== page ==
Saturn the ringed planet is high in the north-western sky after sunset in the constellation Aquarius. On the 20th, the first quarter Moon is above and to the left (west) of Saturn.

Detail black and white image of moon crater


Last Quarter – Sunday 5 November at 7:37 pm AEDT

New Moon – Monday 13 November at 8:27 pm AEDT

First Quarter – Monday 20 November at 9:50 pm AEDT

Full Moon – Monday 27 November at 8:16 pm AEDT

Object No.85/59-9/162
Andromeda lantern slide, used at Sydney Observatory 1900–1950

Deep Sky

Andromeda Galaxy (M31) the most distant object visible to the unaided eye, it is approximately 2.5 million light years away. While a fascinating sight with just your eyes, if you have binoculars or a small telescope you can see the dark dust lanes of the spiral arms, a bright core, and, if you are lucky, you might see one or both of its companion galaxies.

LMC/SMC the Large and Small Magellanic Clouds are the two satellite galaxies of our own Milky Way. The Large Magellanic Cloud (LMC) is in the constellation of Dorado and is approximately 160,000 light years away; while the Small Magellanic Cloud (SMC) is in Tucana and is approximately 200,000 light years away.

47 Tuc or 47 Tucana (NGC 104) one of the finest globular clusters in the sky, second only to Omega Centauri. It sits beside the SMC in the constellation Tucana and can be seen away from city lights with the unaided eye. 47 Tuc is approximately 15,000 light years from us.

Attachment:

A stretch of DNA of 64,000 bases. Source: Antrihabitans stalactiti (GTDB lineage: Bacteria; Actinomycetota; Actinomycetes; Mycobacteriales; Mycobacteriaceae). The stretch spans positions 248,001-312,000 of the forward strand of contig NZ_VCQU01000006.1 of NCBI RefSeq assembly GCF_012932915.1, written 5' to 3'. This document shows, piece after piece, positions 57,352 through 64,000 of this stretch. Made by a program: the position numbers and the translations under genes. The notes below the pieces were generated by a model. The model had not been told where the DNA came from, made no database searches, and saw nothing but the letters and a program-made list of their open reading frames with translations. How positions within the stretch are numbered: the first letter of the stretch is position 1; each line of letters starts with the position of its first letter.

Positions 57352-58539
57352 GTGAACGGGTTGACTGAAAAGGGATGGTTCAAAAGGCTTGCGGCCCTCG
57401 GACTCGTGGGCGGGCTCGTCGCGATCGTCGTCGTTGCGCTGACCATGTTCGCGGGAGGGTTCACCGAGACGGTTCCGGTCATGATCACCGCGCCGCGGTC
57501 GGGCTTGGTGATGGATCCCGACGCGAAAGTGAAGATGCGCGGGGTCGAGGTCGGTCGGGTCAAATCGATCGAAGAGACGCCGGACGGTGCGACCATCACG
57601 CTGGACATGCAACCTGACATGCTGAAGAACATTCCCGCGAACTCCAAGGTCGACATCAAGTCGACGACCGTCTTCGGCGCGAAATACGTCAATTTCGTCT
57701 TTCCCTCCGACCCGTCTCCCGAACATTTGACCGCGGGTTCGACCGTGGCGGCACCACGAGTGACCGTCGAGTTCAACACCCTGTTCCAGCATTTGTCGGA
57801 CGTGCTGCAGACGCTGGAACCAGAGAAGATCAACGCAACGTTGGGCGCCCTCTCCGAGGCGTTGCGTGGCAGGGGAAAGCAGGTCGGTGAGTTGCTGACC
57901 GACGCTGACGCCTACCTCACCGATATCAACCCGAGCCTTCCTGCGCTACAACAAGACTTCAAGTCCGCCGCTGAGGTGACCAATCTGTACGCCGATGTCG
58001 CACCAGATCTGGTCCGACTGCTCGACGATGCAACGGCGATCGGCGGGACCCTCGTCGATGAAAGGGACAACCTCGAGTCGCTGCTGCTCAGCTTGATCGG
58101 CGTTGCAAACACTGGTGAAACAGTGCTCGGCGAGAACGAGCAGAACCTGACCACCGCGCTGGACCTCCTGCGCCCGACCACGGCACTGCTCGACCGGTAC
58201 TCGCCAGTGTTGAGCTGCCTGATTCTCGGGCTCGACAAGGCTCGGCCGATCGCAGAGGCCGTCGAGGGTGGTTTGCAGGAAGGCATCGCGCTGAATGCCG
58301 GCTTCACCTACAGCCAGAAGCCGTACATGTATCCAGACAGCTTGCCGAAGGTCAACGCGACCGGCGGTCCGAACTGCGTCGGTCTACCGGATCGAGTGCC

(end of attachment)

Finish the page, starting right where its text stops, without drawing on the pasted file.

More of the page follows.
Tarantula Nebula (NGC 2070) a large hydrogen gas cloud approximately 1,000 light years in diameter and part of the LMC. The name ‘Tarantula’ comes from the spider-like appearance of the nebula in telescopes and photographs. At the centre of the nebula is the open cluster R136, which contains approximately 500,000 stars, including some of the hottest and most massive supergiant stars known.

M15 the first globular cluster found to contain a planetary nebula is in the constellation Pegasus. A rare intermediate black hole also resides at the centre of M15 and is thought to be 4,000 times the mass of our Sun. M15 lies about 33,600 light years from us and is best seen through binoculars or a telescope.

Bright and colourful constellation

NGC 6752 a bright (magnitude 6) globular cluster located in the constellation Pavo. It contains more than 100,000 stars and is about 15,000 light years away.

Saturn Nebula (NGC 7009) a planetary nebula in Aquarius approximately 3,000 light years away. It is known as the Saturn Nebula due to its shape (resembling the planet Saturn) and at magnitude 8, it appears as a bluish ellipse in telescopes.

M2 a globular cluster in Aquarius approximately 37,000 light years away. It contains more than 150,000 stars and has a diameter of at least 150 light years, making it one of the largest known globular clusters. At magnitude 6.3, M2 can be easily seen in binoculars or a telescope.

Object No.85/59-9/42
Spectrum of comets and meteors, lantern slide used at Sydney Observatory 1900-1950

Other events

In November also look for the Leonids meteor shower, which is visible for most of the month (6-30 November). The shower originates from debris left by Comet Tempel-Tuttle and will peak on 18-19 November, with up to 10 meteors per hour. To observe the shower, find a place away from city light pollution, with a clear and unobstructed view of the sky.